Pancreatic cancer treatment frequently fails as patients tend to quickly become resistant to chemotherapy agents. Current drug discovery and screening protocols focus on one cancer cell subtype, which may lead to overestimation of therapeutic efficiency. A microfluidic device engineered by researchers from Purdue University and Middle East Technical University, Turkey, tests prospective cancer drugs on multiple tumor cell subtypes and can reveal drug resistance that may occur due to the interaction of different cancer subtypes.

While most microfluidic devices designed for such research examine late-stage tumor growth, the new platform hosts cell lines from an animal model or patient before gene mutation has happened, enabling observation of all stages of tumor progression. The cellular material is supported in specially designed collagen channels that function as the pancreatic duct on a very small scale.

The system was used to simulate the intra-tumoral heterogeneity of driver mutations to mimic two different stages of pancreatic ductal adenocarcinoma progression and to demonstrate that drug resistance can be induced by cancer cell interactions between different subgroups. gemcitabine resistance of the cells.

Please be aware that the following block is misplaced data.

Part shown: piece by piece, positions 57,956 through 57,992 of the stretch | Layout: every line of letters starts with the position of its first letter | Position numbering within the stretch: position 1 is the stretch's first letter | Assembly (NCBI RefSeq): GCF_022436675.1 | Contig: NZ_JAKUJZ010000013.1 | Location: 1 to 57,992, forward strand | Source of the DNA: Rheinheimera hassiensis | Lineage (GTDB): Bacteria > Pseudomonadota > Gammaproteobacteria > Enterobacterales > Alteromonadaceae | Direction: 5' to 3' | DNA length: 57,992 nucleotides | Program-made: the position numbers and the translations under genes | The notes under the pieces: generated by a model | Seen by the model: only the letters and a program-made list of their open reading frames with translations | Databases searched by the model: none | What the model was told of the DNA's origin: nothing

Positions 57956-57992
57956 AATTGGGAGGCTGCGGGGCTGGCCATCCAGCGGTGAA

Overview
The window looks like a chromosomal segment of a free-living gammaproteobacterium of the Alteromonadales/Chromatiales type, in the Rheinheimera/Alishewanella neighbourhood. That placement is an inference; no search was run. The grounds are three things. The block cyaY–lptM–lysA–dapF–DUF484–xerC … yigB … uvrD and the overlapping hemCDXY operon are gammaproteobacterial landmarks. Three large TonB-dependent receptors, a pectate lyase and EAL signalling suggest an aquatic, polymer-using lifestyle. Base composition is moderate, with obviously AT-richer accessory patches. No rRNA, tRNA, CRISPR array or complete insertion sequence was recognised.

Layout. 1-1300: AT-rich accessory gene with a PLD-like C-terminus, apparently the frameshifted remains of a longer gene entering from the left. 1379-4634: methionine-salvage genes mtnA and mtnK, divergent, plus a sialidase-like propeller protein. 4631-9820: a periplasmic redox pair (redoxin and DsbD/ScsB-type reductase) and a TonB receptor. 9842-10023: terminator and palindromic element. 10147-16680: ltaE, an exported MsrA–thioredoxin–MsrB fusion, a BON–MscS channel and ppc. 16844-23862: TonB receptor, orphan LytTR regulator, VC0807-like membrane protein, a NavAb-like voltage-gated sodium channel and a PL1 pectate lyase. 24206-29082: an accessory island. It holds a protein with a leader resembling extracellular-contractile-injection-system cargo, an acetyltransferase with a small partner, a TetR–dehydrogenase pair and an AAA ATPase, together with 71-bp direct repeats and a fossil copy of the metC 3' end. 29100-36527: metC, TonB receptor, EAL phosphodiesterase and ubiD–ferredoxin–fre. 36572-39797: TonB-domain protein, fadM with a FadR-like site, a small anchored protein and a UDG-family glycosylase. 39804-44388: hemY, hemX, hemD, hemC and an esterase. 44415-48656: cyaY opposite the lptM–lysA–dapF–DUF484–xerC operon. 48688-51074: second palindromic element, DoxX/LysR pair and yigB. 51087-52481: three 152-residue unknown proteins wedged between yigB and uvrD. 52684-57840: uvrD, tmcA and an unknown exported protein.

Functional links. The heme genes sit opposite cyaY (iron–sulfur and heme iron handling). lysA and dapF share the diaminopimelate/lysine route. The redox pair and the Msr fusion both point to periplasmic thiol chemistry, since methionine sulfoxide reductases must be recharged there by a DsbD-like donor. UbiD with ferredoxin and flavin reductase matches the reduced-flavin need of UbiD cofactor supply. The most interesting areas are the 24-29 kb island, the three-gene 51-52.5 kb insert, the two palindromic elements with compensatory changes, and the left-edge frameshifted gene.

The tumor model described in Lab on a Chip can provide a useful testbed to study interaction mechanisms between heterogeneous cancer cell subpopulations and to determine which therapies are most effective at preventing mutations from happening.

Cross-sectional view of microfluidic device operation. Source: Hye-ran Moon et al.Cross-sectional view of microfluidic device operation. Source: Hye-ran Moon et al.

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